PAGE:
Undergraduate Admissions Process
Holistic Review Definition
The goal of undergraduate admissions is to facilitate the enrollment, retention and graduation of a qualified, diverse student body. To help achieve this goal, the admissions process should include consideration of a wide range of both quantitative and qualitative factors. These factors should be considered as part of a holistic review of the applicants that is consistent with Board of Regent policy as well as federal and state law.
Recent Supreme Court cases define a holistic review, in the context of a race-conscious admissions program, as an individualized, non-mechanical review of the applicant. To do that effectively, the admission decision should include an evaluation of the applicant as an entire person. The decision-making process should consider a broad range of factors that reflect the student's readiness for college, potential for success, and contributions he/she can make to the student body. Such factors might include:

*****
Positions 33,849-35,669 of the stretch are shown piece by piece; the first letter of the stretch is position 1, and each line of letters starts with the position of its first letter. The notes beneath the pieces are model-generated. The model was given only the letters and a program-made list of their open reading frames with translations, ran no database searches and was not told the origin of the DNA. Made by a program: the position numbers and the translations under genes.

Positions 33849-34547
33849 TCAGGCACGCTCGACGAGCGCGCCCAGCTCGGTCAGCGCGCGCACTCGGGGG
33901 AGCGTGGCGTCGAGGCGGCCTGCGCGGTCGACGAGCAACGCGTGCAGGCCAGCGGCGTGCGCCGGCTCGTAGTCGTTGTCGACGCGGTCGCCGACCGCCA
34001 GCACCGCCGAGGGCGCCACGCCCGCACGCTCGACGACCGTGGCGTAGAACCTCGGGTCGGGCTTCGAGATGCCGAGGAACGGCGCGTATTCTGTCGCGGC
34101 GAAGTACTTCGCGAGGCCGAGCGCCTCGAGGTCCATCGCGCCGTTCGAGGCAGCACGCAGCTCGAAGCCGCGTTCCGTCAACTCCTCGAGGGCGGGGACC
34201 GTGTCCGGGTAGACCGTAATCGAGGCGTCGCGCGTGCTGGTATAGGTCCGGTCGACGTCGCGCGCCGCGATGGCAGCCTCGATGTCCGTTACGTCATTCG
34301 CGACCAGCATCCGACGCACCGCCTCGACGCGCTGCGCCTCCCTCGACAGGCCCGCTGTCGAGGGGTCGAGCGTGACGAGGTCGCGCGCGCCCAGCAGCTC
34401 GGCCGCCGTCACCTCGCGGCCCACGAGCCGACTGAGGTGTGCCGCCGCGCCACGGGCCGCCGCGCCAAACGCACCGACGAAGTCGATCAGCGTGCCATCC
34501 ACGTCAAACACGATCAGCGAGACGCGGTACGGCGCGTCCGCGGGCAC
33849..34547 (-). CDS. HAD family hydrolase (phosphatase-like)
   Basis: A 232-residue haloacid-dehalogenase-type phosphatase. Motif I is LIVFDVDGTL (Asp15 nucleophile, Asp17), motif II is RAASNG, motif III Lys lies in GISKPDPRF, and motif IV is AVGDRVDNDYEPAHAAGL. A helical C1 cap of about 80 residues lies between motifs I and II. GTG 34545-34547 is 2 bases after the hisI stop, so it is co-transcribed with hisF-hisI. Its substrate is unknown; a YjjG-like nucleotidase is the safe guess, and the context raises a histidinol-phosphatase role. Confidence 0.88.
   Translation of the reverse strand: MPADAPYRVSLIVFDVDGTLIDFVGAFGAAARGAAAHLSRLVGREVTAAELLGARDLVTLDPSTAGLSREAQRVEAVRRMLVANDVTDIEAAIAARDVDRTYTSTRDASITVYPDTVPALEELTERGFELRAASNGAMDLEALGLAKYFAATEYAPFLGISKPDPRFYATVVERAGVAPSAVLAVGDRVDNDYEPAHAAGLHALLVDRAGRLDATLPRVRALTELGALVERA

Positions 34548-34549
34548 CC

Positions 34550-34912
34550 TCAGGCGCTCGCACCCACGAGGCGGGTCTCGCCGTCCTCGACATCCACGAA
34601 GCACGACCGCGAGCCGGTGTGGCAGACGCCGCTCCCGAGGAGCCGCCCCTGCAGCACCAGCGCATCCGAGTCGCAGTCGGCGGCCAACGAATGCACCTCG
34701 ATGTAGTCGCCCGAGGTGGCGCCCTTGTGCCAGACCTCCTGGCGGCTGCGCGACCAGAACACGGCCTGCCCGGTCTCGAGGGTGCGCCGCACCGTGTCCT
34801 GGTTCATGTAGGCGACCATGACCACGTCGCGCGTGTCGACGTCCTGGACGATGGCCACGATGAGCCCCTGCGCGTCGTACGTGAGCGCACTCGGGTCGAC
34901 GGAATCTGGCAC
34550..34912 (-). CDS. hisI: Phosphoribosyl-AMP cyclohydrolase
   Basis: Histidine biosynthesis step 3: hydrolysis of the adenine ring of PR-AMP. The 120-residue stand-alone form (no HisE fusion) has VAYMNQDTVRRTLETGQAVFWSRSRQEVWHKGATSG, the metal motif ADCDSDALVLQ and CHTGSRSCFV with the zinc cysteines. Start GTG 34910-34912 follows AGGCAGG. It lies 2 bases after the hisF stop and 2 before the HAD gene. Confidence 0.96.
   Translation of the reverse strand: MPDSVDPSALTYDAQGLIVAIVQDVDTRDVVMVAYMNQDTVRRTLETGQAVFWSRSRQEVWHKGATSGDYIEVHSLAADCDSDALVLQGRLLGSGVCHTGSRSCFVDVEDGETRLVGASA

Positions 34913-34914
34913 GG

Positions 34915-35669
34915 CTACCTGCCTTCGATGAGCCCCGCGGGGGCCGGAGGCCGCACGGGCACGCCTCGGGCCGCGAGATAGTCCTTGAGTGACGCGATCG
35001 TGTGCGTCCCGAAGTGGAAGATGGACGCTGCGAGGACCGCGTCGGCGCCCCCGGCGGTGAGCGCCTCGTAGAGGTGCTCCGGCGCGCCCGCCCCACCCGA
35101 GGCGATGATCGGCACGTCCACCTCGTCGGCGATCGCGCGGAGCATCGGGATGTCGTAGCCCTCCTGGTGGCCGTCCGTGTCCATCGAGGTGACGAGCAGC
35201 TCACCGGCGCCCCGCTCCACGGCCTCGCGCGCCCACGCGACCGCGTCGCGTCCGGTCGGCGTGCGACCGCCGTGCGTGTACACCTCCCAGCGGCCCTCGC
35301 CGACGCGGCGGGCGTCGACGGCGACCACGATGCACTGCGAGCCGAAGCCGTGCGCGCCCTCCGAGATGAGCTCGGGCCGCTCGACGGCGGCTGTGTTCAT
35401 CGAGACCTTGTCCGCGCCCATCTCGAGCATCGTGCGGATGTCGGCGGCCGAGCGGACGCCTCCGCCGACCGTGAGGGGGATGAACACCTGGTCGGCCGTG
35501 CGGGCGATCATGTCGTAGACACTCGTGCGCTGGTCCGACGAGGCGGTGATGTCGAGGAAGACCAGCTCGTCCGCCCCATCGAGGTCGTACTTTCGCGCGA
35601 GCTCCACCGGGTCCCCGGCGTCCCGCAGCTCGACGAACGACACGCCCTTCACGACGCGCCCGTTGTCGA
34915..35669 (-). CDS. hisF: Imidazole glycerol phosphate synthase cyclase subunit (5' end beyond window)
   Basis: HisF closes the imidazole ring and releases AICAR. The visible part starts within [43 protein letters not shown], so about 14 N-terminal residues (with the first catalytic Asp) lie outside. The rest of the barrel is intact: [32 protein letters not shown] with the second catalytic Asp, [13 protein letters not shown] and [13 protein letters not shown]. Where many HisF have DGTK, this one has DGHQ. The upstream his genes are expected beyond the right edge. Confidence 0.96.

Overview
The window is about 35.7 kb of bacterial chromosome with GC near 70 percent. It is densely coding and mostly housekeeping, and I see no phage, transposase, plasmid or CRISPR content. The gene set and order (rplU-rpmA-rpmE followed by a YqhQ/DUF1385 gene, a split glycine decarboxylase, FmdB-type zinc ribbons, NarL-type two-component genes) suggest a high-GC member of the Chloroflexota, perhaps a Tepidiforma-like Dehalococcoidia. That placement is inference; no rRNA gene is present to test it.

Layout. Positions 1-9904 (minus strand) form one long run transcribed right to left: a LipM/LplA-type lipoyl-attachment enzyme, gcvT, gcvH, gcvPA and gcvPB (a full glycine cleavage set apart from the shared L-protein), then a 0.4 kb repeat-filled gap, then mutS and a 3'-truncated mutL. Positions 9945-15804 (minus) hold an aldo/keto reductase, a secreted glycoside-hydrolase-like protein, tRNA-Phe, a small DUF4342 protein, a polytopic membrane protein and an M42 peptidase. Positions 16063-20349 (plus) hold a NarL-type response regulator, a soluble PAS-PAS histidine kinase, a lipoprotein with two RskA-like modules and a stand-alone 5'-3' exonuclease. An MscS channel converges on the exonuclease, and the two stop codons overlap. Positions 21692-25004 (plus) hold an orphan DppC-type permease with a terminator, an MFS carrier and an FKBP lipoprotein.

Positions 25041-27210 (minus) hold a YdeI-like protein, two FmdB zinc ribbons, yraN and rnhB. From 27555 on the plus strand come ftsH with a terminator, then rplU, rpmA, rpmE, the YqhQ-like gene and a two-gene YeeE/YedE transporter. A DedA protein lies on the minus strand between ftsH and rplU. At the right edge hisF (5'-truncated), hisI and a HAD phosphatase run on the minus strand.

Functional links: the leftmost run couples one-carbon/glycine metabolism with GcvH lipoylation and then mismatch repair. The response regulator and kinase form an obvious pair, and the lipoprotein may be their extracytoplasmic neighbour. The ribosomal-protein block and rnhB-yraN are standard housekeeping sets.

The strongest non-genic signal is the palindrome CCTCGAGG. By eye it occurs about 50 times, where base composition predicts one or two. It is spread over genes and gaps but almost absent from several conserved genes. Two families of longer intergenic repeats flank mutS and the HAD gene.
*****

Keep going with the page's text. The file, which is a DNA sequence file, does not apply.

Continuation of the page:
- Academic factors
- Demographic factors
- Socioeconomic factors
- Work experience
- Leadership and extracurricular factors
- Personal qualities
- Skills and abilities
- Other factors determined by the institution
Since diversity is an integral part of any strong educational mission, the decision-making process should be "flexible enough to consider all dimensions of diversity in light of the particular qualifications of each applicant, and to place them on the same footing for consideration, although not necessarily according them the same weight," (Grutter v Bollinger, 123 S. Ct. at 2342-43, 2003). Diversity in this context includes, but is broader than, racial and ethnic diversity.
In brief, the undergraduate admissions process should include:
- an individual, holistic review of the applicant
- a review of academic and non-academic factors
- a consideration of the student's potential for success
- a consideration of the student's ability to contribute to the educational environment
The decision-making process may include, but should not be solely based on formulas, minimum grade-point averages, or test score cutoffs. No one factor should determine whether or not a student is admitted or denied. Reasonable and appropriate targets or ranges may be expressed in an effort to reach the goal of obtaining a "critical mass" of underrepresented students of color, but the use of quotas is prohibited.
An institution's race-conscious admissions policy should result in a process that is clear to those reviewing the applications and making the admissions decisions, as well as to those applying to the institution. The process of designing the policy, as well as the procedures for implementing it, should be well documented.